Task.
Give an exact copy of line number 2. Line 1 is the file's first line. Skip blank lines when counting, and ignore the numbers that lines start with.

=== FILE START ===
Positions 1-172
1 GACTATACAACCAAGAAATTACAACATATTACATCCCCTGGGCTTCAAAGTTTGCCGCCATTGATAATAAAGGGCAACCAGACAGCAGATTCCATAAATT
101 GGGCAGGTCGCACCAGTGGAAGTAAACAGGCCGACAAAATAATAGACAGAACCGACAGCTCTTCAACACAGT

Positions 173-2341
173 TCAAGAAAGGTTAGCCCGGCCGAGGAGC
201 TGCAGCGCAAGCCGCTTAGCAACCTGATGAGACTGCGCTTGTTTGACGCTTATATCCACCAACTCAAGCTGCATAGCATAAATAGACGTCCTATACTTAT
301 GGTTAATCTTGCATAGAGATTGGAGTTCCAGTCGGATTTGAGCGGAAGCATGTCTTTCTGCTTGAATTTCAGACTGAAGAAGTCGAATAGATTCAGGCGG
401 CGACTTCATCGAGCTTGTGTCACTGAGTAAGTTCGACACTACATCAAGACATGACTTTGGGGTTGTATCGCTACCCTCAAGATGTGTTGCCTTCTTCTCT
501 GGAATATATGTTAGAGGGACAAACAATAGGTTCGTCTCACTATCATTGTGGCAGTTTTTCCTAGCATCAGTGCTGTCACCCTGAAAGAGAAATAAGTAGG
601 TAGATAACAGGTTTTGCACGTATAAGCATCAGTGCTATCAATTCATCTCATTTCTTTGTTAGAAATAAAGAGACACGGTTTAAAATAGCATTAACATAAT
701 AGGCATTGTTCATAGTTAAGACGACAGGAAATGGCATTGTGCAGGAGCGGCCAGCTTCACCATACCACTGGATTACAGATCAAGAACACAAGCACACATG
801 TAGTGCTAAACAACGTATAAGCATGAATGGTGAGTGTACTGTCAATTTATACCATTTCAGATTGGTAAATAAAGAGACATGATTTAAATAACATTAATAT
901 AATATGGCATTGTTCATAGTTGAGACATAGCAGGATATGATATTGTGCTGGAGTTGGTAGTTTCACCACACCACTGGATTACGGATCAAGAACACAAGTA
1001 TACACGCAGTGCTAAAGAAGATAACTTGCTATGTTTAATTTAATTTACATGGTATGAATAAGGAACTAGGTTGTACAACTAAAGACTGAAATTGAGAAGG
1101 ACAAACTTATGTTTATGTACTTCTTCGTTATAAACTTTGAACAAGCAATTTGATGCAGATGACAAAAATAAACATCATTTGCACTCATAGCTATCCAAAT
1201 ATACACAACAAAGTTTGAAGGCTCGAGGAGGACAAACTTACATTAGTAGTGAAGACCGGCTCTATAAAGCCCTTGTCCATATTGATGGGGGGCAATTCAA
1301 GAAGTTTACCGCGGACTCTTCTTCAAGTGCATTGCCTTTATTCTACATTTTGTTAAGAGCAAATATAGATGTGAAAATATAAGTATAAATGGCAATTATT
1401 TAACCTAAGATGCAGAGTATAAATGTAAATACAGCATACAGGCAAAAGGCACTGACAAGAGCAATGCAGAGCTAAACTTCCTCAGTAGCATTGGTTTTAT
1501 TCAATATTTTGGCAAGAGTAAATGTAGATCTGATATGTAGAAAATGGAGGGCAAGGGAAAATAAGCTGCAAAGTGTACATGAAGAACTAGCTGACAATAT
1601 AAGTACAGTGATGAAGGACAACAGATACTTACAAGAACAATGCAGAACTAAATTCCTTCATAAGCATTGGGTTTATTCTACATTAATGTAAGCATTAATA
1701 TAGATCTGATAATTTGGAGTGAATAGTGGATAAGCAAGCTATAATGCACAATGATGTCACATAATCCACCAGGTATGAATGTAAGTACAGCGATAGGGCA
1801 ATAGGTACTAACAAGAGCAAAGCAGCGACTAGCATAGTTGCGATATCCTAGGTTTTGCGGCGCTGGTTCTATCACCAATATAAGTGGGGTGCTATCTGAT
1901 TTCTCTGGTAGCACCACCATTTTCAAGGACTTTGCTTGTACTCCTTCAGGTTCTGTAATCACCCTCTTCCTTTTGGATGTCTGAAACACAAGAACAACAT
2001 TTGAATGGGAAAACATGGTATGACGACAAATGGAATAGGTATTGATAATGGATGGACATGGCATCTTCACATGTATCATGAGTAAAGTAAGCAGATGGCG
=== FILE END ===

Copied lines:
1 GACTATACAACCAAGAAATTACAACATATTACATCCCCTGGGCTTCAAAGTTTGCCGCCATTGATAATAAAGGGCAACCAGACAGCAGATTCCATAAATT